What are the possible sanctions involved in closing or integrating the activities of the merging businesses before clearance and are they applied in practice?

The sanctions for implementing a merger before clearance are the same as the sanctions that may be imposed for failure to notify. Please refer to question 9. The Commission published Guidelines for the determination administrative penalties for failure to notify mergers and implementation of mergers contrary to the Competition Act. The Guidelines could result in higher administrative penalties being imposed for prior implementation in future. The Guidelines set out a series of steps to be followed by the Commission when determining the administrative penalty.

Under the Guidelines, as a first step, the base amount for the administrative penalty will be double the filing fee (ie, 330 000 and 1.1 million rand for intermediate and large mergers, respectively). This step is followed by multiplying the base amount by a percentage relevant to the duration of the contravention. For example, if the conduct endured for less than a year, 50 per cent is added for every month during which the conduct was ongoing, 75 per cent and 100 per cent is added for every month if the conduct endured for between one and two years, or for longer than two years, respectively. Mitigating and aggravating factors can also be taken into account in determining the appropriate penalty.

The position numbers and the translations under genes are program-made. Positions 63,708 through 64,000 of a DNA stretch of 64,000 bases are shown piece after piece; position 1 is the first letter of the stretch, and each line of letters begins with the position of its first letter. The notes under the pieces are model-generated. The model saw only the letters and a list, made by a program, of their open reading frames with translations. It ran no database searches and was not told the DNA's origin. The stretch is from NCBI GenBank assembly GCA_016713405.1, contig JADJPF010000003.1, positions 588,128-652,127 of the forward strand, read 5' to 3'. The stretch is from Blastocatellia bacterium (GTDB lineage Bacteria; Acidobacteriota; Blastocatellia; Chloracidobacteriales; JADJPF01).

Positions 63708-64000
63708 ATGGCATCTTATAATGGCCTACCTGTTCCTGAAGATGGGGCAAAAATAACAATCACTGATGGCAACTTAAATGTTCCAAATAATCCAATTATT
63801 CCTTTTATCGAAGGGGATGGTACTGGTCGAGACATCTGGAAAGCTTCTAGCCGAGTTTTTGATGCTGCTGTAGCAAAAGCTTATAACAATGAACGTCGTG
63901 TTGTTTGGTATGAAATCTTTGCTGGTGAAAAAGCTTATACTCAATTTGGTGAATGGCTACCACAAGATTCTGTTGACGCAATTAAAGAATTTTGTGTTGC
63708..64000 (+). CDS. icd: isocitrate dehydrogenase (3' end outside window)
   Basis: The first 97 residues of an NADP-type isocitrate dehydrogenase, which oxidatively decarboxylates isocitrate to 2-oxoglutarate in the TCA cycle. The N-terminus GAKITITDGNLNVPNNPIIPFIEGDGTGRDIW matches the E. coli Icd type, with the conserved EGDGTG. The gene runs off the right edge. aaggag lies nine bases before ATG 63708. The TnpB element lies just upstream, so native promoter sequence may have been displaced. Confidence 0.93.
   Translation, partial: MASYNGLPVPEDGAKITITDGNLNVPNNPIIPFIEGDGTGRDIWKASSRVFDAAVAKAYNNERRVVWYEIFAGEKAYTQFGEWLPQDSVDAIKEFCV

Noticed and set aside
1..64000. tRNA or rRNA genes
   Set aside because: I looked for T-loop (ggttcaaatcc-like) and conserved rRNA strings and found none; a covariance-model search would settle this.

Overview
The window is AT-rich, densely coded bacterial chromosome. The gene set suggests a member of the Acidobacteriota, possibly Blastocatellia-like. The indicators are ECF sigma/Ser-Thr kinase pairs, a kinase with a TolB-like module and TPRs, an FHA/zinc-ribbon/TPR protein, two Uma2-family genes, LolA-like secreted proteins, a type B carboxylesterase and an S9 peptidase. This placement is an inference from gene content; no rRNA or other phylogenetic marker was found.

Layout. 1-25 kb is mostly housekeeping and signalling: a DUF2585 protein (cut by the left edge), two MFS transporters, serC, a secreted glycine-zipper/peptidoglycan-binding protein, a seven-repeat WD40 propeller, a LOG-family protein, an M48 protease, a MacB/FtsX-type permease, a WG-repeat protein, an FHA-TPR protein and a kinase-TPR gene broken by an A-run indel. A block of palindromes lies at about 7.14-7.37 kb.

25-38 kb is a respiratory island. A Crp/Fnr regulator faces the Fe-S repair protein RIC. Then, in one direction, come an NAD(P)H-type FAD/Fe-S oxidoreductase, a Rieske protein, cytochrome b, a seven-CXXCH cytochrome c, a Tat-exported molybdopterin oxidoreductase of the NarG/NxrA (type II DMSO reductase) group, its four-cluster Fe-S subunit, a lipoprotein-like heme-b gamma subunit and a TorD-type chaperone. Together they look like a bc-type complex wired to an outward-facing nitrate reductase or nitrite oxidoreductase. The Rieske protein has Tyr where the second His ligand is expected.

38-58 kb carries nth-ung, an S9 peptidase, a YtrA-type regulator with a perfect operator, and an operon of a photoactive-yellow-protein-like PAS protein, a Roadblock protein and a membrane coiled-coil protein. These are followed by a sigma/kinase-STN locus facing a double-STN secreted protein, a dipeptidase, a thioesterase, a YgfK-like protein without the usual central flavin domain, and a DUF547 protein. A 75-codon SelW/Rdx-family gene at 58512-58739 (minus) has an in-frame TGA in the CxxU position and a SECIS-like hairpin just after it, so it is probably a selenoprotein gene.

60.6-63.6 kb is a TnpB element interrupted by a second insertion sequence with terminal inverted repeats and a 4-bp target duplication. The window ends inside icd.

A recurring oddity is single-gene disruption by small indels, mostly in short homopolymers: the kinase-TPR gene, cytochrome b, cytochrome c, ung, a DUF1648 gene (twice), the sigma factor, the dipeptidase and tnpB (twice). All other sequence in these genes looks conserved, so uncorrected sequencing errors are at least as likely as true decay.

Are sanctions applied in cases involving closing before clearance in foreign-to-foreign mergers?

Sanctions for closing before clearance apply equally to local and foreign-to-foreign mergers.

What solutions might be acceptable to permit closing before clearance in a foreign-to-foreign merger?